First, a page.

Arts

Katherine England: Fullerton Muralist

Katherine England is an artist who uses her palette of imagination to bring life to the gray areas of Fullerton by surrounding the town with different murals that encapsulate its spirit.

England grew up in the Bay Area during the sixties where psychedelic colors and movement were prominent parts of her culture.

“I moved to Fullerton in 1986 and there was [not much] public artwork,” England said. “I started by painting murals on my kids’ school wall. I used kids’ art as the inspiration for the first murals we put up. Other schools would come and see the murals at the Schools.”

She started an after-school program at Sunset Lane Elementary School. “We teach making public art as a career so a lot of the murals you see around town were actually made by junior high-aged kids,” England said. “When kids see the art, it helps them make the transition from home to school. And they know it’s a safe place for creativity.”

The mural in front of Golden Hill Elementary School has 230 butterflies, and the butterflies were all made by the kids at the school out of glass. The kids came in, assembled the butterflies, and then her after-school program attached them and installed them on the wall.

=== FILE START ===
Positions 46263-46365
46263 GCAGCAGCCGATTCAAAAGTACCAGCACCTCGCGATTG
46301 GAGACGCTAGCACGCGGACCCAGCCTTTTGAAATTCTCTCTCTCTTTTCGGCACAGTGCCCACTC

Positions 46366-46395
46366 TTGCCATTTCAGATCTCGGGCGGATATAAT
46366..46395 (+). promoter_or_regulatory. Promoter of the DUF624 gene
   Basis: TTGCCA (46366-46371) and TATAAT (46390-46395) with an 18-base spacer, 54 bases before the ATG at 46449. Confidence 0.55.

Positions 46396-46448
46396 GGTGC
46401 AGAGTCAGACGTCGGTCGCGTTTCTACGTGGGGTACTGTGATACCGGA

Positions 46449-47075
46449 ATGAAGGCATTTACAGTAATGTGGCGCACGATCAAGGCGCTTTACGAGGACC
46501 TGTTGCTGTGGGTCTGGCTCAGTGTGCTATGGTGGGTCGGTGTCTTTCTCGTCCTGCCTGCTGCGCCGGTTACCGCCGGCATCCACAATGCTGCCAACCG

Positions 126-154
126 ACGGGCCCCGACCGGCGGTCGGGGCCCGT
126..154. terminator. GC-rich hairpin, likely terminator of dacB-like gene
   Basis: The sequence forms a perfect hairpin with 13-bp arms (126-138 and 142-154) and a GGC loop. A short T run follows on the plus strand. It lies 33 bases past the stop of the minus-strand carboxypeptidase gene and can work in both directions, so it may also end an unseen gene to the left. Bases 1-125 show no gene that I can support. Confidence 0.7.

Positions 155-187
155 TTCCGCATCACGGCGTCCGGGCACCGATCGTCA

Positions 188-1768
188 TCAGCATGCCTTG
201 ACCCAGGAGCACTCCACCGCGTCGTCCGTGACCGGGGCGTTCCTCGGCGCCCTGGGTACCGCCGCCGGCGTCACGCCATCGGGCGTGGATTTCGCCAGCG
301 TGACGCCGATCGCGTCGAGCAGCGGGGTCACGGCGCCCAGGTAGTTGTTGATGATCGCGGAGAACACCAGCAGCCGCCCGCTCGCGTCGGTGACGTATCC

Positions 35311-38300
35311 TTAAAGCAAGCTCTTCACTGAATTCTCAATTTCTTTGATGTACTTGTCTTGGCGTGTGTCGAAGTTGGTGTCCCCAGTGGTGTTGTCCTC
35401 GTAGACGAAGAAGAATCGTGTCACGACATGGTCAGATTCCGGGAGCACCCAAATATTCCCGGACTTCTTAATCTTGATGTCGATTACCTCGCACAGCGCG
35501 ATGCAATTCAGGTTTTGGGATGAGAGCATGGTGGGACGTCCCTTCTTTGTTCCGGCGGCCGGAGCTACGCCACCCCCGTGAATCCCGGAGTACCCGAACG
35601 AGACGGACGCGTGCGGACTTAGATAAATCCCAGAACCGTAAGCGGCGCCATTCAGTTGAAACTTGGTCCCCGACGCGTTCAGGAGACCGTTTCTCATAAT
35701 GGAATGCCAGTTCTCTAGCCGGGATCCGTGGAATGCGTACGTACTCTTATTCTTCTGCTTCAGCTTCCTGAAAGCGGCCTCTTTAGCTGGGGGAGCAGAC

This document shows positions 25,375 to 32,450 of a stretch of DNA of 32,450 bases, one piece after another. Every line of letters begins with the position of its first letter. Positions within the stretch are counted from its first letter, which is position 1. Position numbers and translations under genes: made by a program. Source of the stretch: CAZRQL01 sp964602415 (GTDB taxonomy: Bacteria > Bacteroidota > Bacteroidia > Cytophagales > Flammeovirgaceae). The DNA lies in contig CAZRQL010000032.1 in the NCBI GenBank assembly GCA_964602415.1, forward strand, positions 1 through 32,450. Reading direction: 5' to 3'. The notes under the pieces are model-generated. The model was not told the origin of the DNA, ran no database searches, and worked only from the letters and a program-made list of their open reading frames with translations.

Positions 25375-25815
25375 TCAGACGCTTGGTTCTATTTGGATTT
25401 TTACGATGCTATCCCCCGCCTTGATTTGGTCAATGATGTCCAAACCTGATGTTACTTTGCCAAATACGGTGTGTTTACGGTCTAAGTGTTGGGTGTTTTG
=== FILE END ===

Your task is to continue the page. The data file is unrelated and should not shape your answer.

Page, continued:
Photo courtesy of Katherine England.

England has worked with local nonprofit All the Arts for All the Kids to teach and share her passion. She always involves her community, whether it’s through drawings or participation by local kids or institutions.

“We always meet with the community and ask what matters to them. My style is generally very flowy and psychedelic because that’s the sensibility I grew up with and it keeps showing up,” England said. “There seems to be a lot of movement and flowing in most of my murals like birds moving or butterflies moving or swirls moving or people moving. I’ve noticed in our culture that no one stays put for long anymore. Everybody just moves constantly.”

“The purpose of any kind of installation is to transport somebody and to give them an aha-moment,” England said. “We live in a world where everyone is so used to something looking a certain way. When we come across something that trips us up a little bit and distracts us from the mundane we see every day, those are the aha-moments. You never know when you’re going to be surprised by something or if you’re going to be transformed for even a moment out of the mundaneness for even existing day to day and the habits we have of how we see things. Even if it’s to make you feel uncomfortable for a little bit. It’s to disrupt, mostly in a good way but sometimes in an uncomfortable way, just the normalness of our daily routines. You can create any environment you want, but people get caught up in what it’s supposed to be.”

Artists such as Katherine England bring vivid colors that break through the patterns of conformity and help citizens feel safe and inspired.

An addition to her numerous murals around town, England’s work will be on display at the Fullerton Museum Center’s upcoming exhibit “Fullerton: Art Town” which opens Friday, June 3 and runs through August 7.

To view more of her work visit www.katherineengland.com.

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